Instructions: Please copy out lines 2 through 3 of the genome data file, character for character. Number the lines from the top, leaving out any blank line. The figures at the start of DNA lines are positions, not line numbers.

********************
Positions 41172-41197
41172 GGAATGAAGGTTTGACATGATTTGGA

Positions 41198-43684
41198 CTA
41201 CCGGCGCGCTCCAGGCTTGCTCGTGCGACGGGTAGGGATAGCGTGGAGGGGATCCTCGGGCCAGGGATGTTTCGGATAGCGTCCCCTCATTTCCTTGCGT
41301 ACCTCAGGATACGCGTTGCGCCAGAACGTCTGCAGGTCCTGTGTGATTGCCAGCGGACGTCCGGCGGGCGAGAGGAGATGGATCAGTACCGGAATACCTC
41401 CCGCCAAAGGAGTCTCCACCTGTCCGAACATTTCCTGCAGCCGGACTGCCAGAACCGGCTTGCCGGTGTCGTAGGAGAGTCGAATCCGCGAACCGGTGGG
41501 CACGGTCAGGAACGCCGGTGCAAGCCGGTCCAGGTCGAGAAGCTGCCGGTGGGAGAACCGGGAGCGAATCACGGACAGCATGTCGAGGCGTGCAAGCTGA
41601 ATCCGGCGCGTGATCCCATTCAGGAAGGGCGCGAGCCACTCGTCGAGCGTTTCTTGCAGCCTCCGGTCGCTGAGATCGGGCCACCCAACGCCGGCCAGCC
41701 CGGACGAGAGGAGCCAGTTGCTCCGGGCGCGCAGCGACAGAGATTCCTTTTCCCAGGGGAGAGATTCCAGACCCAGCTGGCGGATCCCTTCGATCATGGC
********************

41172 GGAATGAAGGTTTGACATGATTTGGA

Positions 41198-43684